Calling the senior year of Temple University football star Paul Palmer "null and void," the school says it will forfeit six games the Owls won in 1986 with the running back's help.

The action follows Palmer's recent admission that he violated his eligibility by accepting payments from and signing a contract with a sports agent."Palmer's activities represent a clear and unambiguous violation of the fundamental tenet of amateurism in intercollegiate athletics," said Temple President Peter J. Liacouras in a statement released Monday night.

The university also withdrew the athletic prizes and awards given to Palmer during that period, said Liacouras. The school also said Palmer is to repay his scholarship from his senior year, a stipulation already agreed to by Palmer's attorney.

"In effect, his senior year at Temple is null and void," Liacouras said.

Palmer, now a running back with the NFL's Kansas City Chiefs, admitted last week to accepting monthly payments and a $5,000 loan from two sports agents who are now under federal investigation.

He earlier acknowledged he signed a contract with agent Norby Walters before his eligibility was up, but didn't say he accepted the money.

Temple's record for the 1986 season dropped to 0-11 by forfeiting the games with Western Michigan University, Florida A&M, University of Pittsburgh, East Carolina University, Virginia Tech and Rutgers University.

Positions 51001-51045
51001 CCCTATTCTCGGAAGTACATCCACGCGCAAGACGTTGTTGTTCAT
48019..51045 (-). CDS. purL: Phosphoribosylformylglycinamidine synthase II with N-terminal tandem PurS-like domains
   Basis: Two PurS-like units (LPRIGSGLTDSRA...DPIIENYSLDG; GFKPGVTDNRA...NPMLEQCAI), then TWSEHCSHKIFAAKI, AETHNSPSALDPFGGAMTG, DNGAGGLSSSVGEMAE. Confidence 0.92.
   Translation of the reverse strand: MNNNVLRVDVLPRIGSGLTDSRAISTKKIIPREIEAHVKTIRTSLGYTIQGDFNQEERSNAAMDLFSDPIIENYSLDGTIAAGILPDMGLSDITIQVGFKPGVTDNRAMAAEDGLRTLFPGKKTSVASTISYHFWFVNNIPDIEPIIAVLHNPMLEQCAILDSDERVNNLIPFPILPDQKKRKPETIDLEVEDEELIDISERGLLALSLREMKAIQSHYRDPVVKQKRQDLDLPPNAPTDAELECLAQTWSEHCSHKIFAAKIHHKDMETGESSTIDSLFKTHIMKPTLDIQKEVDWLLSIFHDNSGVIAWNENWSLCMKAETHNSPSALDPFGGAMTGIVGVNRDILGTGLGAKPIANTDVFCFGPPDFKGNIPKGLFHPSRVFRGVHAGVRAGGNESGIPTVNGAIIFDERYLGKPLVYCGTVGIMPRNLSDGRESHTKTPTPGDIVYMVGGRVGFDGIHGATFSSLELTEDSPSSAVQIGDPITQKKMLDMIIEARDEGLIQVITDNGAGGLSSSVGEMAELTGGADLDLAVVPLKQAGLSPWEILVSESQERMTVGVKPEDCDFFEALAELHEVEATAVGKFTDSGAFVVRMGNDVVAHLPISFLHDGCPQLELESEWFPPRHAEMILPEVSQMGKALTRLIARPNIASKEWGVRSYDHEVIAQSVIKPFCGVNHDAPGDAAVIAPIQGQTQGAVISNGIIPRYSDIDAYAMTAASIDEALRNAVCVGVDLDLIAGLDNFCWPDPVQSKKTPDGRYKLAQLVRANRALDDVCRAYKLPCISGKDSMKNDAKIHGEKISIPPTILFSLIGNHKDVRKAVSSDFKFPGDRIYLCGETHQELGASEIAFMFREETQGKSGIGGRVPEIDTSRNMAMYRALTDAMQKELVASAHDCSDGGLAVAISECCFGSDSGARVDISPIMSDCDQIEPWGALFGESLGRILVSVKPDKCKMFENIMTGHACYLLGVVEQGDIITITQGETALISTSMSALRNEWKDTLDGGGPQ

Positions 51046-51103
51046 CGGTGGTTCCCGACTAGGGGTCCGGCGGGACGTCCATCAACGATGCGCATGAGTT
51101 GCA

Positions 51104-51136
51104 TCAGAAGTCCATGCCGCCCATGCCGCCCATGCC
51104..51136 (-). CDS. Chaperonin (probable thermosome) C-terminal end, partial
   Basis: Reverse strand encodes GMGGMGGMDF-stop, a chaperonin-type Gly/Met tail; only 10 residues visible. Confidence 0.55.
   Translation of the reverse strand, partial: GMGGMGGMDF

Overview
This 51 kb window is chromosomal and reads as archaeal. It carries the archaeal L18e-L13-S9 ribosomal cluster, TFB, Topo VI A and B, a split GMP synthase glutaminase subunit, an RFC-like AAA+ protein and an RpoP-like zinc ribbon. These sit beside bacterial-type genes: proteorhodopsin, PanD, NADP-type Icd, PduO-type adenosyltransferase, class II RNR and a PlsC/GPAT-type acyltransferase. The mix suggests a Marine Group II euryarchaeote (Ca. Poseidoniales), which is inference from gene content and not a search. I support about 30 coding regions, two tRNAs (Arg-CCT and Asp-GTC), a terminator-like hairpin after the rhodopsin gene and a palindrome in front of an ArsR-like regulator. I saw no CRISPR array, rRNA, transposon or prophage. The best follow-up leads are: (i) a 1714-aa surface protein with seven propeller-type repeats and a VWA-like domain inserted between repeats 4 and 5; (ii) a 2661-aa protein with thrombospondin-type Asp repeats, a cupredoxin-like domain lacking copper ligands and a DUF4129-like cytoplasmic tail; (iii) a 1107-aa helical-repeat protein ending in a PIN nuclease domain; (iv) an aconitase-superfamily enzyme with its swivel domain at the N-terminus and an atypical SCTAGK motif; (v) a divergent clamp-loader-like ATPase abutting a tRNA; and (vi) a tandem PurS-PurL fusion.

"We are forfeiting these games to set an example," Liacouras said. "We believe in good sportsmanship in an amateur setting at whatever cost. Even though the university did not know or have reason to know of this violation, our team benefited by using a player - indeed, the star of the team - who was not eligible."

Walters and another agent, Lloyd Bloom, are under investigation by the U.S. attorney's office in Chicago, where a grand jury is considering charges of racketeering, mail fraud, extortion and obstruction of justice.

NCAA Director of Enforcement David Berst has said the school would not be disciplined by the NCAA unless someone with the school knew he had taken the money.

Palmer's attorney, Matt Lydon, has said he is negotiating a settlement that would require Palmer to testify against Walters and Bloom if the case goes to trial, perform 100 to 250 hours of service work and reimburse Temple for financial aid he received during his senior year.